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Why sleep is important for sharps safety?

June 10, 2015

Getting enough sleep at night is important for everyone as it helps to ensure that workers remain in good physical and mental health. However, it is essential that those working in the healthcare industry get an adequate amount of rest. 

There are a number of positive impacts that getting enough sleep can have on all people, but will be of special importance to those who work in the healthcare industry:

Lowers stress
Research has shown that those who get a good night's sleep are more likely to have lower stress levels, which is crucial for healthcare workers. As many in the industry already have a job, which can be highly stressful at times, finding anything that can lower this will help keep workers in good physical and mental health. This is especially important when looking at sharps safety, as professionals who are experiencing a lot of stress may be more likely to make a mistake when giving an injection.

Improves concentration
Getting enough rest at night has been proven to increase levels of concentration. This is crucial for healthcare workers as keeping focused on the task at hand makes it much less likely that an accident like a needlestick injury will occur.

Having enough sleep at night can boost concentration levels in all areas of work, but this can be crucial for surgeons and nurses who work with medical sharps on a regular basis. Research has shown that sleep is crucial for thinking and learning, which is essential if managers are teaching sharps safety for the first time or a new procedure has come into force. Not getting enough rest can limit these cognitive processes in many ways as it can impair attention and concentration, but also makes it less likely that workers will remember it long-term. During sleep memories are consolidated, which helps people to remember what they have learned during the day.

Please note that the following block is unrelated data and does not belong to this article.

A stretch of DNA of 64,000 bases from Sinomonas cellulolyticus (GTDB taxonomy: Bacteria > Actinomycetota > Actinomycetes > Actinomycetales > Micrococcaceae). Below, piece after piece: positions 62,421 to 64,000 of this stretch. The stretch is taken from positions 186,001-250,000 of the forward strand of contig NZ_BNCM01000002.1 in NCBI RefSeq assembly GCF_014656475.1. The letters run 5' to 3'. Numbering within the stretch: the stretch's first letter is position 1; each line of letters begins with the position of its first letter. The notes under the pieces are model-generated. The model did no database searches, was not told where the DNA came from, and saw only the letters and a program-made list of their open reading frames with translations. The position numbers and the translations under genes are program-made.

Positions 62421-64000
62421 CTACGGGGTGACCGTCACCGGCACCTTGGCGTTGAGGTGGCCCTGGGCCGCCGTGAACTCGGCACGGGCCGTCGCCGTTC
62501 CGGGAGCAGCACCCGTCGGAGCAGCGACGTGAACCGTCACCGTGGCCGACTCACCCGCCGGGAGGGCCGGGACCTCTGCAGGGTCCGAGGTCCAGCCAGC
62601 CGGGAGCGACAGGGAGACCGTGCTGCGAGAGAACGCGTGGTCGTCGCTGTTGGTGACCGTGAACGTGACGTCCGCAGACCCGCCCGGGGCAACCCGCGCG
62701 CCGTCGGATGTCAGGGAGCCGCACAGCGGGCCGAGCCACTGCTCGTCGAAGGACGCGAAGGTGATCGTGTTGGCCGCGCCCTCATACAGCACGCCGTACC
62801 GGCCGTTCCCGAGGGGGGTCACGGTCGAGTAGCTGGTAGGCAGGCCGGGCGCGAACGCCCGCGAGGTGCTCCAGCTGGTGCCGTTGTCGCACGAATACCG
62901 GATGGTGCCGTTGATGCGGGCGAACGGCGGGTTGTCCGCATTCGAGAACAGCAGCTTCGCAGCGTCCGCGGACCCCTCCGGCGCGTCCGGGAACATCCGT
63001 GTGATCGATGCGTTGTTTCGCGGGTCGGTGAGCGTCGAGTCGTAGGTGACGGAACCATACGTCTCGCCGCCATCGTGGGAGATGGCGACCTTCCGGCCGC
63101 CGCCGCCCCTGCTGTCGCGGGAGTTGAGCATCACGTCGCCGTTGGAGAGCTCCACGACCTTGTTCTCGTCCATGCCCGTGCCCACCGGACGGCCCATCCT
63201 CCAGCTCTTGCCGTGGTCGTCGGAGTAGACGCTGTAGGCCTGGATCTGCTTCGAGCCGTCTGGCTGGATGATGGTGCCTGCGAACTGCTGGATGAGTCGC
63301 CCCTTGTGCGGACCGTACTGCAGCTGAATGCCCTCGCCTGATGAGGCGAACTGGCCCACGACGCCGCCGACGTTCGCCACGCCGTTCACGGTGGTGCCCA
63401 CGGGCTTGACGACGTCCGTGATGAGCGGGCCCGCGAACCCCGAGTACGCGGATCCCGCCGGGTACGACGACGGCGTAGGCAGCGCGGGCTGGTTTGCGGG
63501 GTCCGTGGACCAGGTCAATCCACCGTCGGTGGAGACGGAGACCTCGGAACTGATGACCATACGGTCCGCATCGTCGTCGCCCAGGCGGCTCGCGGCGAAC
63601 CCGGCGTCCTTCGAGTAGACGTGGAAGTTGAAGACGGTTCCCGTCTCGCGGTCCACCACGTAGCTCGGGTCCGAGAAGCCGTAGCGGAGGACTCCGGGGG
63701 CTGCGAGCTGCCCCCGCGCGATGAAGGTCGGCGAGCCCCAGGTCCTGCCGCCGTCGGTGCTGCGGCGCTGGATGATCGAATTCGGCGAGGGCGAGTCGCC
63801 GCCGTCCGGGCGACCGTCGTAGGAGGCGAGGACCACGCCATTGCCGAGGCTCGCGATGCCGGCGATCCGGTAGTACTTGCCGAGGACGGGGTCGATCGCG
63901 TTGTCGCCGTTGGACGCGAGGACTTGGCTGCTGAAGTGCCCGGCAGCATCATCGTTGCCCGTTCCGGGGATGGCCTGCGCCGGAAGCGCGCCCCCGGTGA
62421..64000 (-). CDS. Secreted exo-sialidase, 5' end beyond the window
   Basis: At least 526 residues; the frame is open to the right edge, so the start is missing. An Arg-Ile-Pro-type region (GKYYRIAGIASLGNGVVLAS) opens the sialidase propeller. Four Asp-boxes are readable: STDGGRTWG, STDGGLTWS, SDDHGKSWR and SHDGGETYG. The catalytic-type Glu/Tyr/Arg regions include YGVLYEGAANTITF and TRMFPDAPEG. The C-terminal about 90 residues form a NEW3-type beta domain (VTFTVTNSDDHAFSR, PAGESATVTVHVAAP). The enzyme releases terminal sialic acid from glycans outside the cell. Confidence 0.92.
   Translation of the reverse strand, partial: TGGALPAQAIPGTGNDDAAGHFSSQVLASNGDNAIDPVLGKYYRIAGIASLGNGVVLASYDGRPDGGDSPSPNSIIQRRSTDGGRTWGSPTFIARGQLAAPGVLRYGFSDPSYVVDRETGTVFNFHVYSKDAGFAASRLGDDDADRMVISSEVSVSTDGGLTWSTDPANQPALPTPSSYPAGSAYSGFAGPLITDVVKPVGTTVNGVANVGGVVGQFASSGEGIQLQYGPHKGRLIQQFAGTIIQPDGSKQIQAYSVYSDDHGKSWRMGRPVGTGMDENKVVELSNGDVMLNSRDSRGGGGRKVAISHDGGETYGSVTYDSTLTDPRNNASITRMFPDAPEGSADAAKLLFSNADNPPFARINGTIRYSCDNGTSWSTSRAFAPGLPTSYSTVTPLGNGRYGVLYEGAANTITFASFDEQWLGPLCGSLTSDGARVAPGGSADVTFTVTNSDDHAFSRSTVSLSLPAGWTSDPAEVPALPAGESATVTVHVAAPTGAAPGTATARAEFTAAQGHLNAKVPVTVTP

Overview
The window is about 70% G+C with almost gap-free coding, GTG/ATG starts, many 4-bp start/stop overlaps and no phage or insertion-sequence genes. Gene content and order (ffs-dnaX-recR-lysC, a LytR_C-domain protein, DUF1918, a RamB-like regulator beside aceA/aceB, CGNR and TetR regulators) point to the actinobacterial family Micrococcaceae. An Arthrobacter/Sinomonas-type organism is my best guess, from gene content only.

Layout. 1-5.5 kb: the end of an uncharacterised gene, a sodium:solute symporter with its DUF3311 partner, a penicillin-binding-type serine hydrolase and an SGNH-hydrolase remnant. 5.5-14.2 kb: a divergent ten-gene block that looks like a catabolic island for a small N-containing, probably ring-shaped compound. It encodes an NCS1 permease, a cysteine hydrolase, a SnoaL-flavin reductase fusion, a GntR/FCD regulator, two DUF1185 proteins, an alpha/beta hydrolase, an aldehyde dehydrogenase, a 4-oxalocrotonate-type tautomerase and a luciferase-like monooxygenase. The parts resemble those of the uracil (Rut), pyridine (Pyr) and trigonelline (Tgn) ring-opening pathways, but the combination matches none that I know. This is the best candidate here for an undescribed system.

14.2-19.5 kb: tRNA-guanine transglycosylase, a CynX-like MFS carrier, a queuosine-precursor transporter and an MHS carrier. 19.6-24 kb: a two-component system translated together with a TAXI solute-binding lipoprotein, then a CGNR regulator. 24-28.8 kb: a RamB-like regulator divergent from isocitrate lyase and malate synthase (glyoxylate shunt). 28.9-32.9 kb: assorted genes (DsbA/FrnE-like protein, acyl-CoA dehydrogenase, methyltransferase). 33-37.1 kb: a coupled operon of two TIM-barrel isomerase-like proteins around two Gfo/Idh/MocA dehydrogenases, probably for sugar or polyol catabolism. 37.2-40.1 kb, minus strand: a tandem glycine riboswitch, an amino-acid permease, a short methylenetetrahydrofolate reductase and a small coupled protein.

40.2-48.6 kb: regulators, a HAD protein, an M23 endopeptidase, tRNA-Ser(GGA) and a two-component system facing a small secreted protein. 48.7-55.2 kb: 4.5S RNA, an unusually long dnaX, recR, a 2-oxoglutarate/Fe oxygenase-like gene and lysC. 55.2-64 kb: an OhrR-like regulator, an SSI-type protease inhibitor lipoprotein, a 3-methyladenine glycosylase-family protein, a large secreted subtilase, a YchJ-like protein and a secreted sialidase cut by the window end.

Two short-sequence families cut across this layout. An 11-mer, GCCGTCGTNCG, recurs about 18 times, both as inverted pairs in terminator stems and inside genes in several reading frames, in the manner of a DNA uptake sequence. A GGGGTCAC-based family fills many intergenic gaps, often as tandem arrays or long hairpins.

Fatigue can cause accidents
Research has shown that a lack of sleep can make people more forgetful, which in a healthcare setting can mean accidents are more likely to occur. The study found that brain events called “sharp wave ripples” are responsible for consolidating memory, and also transfer learned information from the hippocampus to the neocortex of the brain, where long-term memories are stored. These sharp wave ripples occur when in deep sleep, making getting a good night's rest crucial for those who want to stay on top of their game at work.

Studies have also shown that not getting enough sleep or poor-quality rest can lead to accidents at work. In one study, workers who complained about excessive daytime sleepiness had significantly more work accidents, particularly repeated work accidents. They also had more sick days per accident.

Although healthcare workers often have irregular shift patterns, which can affect sleep, and a job that can be extremely stressful, it's important that hospital managers ensure there are measures in place to encourage them to get a good night's sleep.

This can have a significant impact on their health and wellbeing, as well as how likely they are to comply to safety measures such as adhering to sharp regulations.

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